You boilermaker,

fabricating lyrical weld

from blast furnace

of sun,


stopped and


on white horizon

of page.


from ‘A Conversation with Hone Tuwhare’

Karlo’s love poems have always gripped me and I favoured them in Wild Honey’s ‘Love’ section. This collection faces broken love, longings, touch, loneliness, attachment with shifting intensities, hues, admissions. There is someone at the end of the poem, an addressee, a beloved, a lover lost, a lover found, and Karlo never forgets that. The poems are layered, intimate, deeply personal. I am still held in their grip.

Goddess Muscle is crafted like a symphony, an experience of shifting life seasons and subject matter, so as you read the effects are wide reaching. Karlo faces significant political issues: climate change, the Commonwealth, colonialism, racism, Ihumātao, ‘the daily politics of being a woman, partner and mother’. She faces these global and individual challenges without flinching. The resulting poems are essential reading, never losing touch with song and heart, always insisting in poetic form how we can do better. How we can be a better world, recharge humanity. I would like to see these poems read in secondary school.  You can read ‘Moemoeā: (composed for poets for Ihumātao)’ here.

Goddess Muscle is a gift. I can barely account for how it will stretch your reading muscles, your beating heart, your enquiring mind, your compassion, your music cravings, your empathy. Karlo has extended her own poetic muscle and offered poetry that is wisdom, strength, refreshed humaneness. Thank you. Thank you.

If we were truly to reorient

to life as relatives,


would mean more

than what we might cling to

in the face of a dangerous

and uncertain future.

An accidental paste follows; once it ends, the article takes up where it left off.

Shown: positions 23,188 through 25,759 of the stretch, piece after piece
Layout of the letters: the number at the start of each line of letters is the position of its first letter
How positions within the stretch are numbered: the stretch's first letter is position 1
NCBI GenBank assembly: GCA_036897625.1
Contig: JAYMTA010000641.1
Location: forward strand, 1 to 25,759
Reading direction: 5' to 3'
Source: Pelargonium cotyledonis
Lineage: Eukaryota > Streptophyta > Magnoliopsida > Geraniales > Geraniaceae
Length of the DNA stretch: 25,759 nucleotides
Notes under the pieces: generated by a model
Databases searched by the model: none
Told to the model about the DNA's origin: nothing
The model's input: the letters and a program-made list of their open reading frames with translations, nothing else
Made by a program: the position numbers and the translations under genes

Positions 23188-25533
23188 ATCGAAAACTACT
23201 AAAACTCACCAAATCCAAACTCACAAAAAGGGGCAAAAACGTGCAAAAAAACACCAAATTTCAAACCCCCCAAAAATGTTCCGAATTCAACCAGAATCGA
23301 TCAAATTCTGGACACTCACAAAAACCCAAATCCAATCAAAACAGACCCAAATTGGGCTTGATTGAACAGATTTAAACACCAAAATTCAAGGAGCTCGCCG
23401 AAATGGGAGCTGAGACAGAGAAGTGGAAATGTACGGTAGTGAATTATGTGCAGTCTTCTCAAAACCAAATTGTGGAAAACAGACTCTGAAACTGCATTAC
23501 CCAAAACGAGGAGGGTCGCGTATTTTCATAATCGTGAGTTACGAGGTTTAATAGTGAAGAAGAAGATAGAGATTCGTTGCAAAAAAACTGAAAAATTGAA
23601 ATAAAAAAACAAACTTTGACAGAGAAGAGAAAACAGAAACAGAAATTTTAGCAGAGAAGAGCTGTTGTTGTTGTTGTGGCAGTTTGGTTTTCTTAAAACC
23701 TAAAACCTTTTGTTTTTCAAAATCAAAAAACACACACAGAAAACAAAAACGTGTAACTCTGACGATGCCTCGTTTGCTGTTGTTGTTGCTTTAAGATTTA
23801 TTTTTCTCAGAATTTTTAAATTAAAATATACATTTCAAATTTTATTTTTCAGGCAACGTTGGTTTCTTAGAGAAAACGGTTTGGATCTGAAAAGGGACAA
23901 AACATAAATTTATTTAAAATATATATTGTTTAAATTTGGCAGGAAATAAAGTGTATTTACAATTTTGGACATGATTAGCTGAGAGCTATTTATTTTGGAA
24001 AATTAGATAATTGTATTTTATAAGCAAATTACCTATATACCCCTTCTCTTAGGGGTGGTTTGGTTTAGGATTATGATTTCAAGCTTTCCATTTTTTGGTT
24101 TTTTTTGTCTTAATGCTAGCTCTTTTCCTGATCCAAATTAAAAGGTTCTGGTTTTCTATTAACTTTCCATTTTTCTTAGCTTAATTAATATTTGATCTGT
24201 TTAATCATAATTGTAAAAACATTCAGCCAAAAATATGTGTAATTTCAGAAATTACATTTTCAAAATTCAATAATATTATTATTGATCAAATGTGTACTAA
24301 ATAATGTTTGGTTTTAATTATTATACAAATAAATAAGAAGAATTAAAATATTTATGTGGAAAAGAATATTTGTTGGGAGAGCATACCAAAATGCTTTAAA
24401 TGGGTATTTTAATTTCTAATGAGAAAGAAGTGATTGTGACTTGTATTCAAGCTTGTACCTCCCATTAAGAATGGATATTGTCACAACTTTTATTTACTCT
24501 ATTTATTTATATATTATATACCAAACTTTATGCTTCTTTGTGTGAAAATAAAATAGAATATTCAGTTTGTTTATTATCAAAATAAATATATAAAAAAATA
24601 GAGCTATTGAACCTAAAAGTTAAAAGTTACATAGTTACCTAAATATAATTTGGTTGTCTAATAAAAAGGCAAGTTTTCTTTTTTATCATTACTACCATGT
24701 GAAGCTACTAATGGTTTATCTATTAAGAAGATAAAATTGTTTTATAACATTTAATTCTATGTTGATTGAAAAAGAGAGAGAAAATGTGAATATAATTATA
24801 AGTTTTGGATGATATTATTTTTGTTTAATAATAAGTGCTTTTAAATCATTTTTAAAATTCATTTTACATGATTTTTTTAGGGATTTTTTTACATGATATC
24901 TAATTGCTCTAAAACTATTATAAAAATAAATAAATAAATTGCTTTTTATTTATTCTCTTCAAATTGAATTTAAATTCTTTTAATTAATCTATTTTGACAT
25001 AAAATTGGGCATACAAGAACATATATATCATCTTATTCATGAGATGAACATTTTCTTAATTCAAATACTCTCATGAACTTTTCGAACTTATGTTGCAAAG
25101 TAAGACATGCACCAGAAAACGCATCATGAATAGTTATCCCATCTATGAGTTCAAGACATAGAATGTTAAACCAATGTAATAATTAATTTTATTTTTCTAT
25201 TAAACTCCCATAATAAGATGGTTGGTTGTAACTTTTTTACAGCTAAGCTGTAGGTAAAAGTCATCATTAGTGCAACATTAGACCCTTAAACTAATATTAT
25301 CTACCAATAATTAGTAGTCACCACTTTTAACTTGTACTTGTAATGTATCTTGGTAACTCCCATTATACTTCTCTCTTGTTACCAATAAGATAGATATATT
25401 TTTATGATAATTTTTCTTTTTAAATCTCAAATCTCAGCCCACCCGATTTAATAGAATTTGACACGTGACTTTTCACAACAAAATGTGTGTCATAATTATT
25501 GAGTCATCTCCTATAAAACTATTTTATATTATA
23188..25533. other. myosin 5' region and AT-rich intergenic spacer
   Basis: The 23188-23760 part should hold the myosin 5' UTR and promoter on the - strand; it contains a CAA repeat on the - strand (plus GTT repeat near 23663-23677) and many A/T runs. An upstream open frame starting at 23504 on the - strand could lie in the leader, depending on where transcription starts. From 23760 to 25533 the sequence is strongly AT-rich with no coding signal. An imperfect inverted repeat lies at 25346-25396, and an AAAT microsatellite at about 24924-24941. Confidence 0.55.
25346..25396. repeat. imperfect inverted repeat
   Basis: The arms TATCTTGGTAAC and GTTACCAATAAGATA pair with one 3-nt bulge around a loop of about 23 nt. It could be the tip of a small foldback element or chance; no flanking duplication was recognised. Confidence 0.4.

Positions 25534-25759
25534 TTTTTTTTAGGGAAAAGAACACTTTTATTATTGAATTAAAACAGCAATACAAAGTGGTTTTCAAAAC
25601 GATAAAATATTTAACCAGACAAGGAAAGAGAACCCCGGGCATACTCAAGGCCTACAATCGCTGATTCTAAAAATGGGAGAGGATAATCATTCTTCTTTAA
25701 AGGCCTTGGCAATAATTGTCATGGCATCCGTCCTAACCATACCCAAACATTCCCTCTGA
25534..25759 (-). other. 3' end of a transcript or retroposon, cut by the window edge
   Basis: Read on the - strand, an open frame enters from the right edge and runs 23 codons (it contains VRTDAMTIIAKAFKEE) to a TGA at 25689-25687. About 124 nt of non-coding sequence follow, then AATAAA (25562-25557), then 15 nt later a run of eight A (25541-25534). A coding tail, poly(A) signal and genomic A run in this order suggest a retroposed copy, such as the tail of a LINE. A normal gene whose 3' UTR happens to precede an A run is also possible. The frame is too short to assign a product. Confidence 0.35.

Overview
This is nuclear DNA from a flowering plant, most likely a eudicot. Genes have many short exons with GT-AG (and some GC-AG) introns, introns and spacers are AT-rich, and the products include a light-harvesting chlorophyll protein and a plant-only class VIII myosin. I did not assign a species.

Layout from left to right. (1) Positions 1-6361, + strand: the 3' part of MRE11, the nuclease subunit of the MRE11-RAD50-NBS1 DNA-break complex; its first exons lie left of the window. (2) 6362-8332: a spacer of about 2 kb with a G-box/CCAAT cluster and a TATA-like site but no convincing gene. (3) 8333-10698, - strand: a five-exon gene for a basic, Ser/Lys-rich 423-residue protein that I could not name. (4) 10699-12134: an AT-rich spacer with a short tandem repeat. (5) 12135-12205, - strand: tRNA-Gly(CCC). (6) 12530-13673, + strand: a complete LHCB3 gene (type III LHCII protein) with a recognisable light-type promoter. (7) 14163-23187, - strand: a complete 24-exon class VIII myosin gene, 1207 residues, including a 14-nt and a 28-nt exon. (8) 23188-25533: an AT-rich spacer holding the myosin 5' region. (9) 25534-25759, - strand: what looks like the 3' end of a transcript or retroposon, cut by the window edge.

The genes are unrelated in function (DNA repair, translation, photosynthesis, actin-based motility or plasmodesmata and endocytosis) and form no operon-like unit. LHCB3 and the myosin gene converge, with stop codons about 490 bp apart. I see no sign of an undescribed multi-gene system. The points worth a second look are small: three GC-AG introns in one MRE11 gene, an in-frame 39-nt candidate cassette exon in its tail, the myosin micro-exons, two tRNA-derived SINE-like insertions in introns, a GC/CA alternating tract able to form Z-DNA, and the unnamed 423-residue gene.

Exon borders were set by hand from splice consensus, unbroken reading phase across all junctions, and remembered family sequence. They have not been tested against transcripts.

Let us not

use the word ‘commonwealth’

to try and insulate fate

with the soft fur of fine-feathered friends.



let us spread our wings

to a much wider vision than that.

It may be the end of the world as we know it

but let us not fear

the remaking of another one.


To the young people I say,

there may be no jobs

but there is plenty of work to be done.


So let us harness our collective wisdoms:

divers, different and divergent.

Let us create an atmosphere

of kindness and love

for even the air we breathe,

fresh water, trees, people, ocean.

Let us create a dream house,

a great place to raise a family.


For therein lies the fate

of an extraordinary family of relatives.


Where what we have in common

is all of us.


from ‘Poem for the Commonwealth, 2018’

Dr Karlo Mila is a New Zealand-born poet of Tongan and Pākehā descent with ancestral connections to Samoa. She is currently Programme Director of Mana Moana, Leadership New Zealand. This leadership programme is based on her postdoctoral research on harnessing indigenous language and ancestral knowledge from the Pacific to use in contemporary leadership contexts. Karlo received an MNZM in 2019 for services to the Pacific community and as a poet, received a Creative New Zealand Contemporary Pacific Artist Award in 2016, and was selected for a Creative New Zealand Fulbright Pacific Writer’s Residency in Hawaii in 2015.

Goddess Muscle is Karlo’s third book of poetry and has been longlisted for the Ockham New Zealand Book Awards 2021. Her first, Dream Fish Floating, won NZSA Jessie Mackay Best First Book of Poetry Award at the Montana New Zealand Book Awards in 2006. In 2008, Karlo collaborated with German-born artist Delicia Sampero to produce A Well Written Body.

Huia Publishers author page

Poetry Shelf – poets on their own poems: Karlo Mila reads ‘For Tamir Rice with Love from Aotearoa’

2 thoughts on “Poetry Shelf review: Karlo Mila’s Goddess Muscle

  1. Pingback: Poetry Shelf celebrates the Ockham NZ Book Awards Poetry longlist: Karlo Mila reads from Goddess Muscle | NZ Poetry Shelf

  2. Pingback: Poetry Shelf noticeboard: The Spin Off celebrates Karlo Mila’s Goddess Muscle | NZ Poetry Shelf

Leave a Reply

Please log in using one of these methods to post your comment:

WordPress.com Logo

You are commenting using your WordPress.com account. Log Out /  Change )

Facebook photo

You are commenting using your Facebook account. Log Out /  Change )

Connecting to %s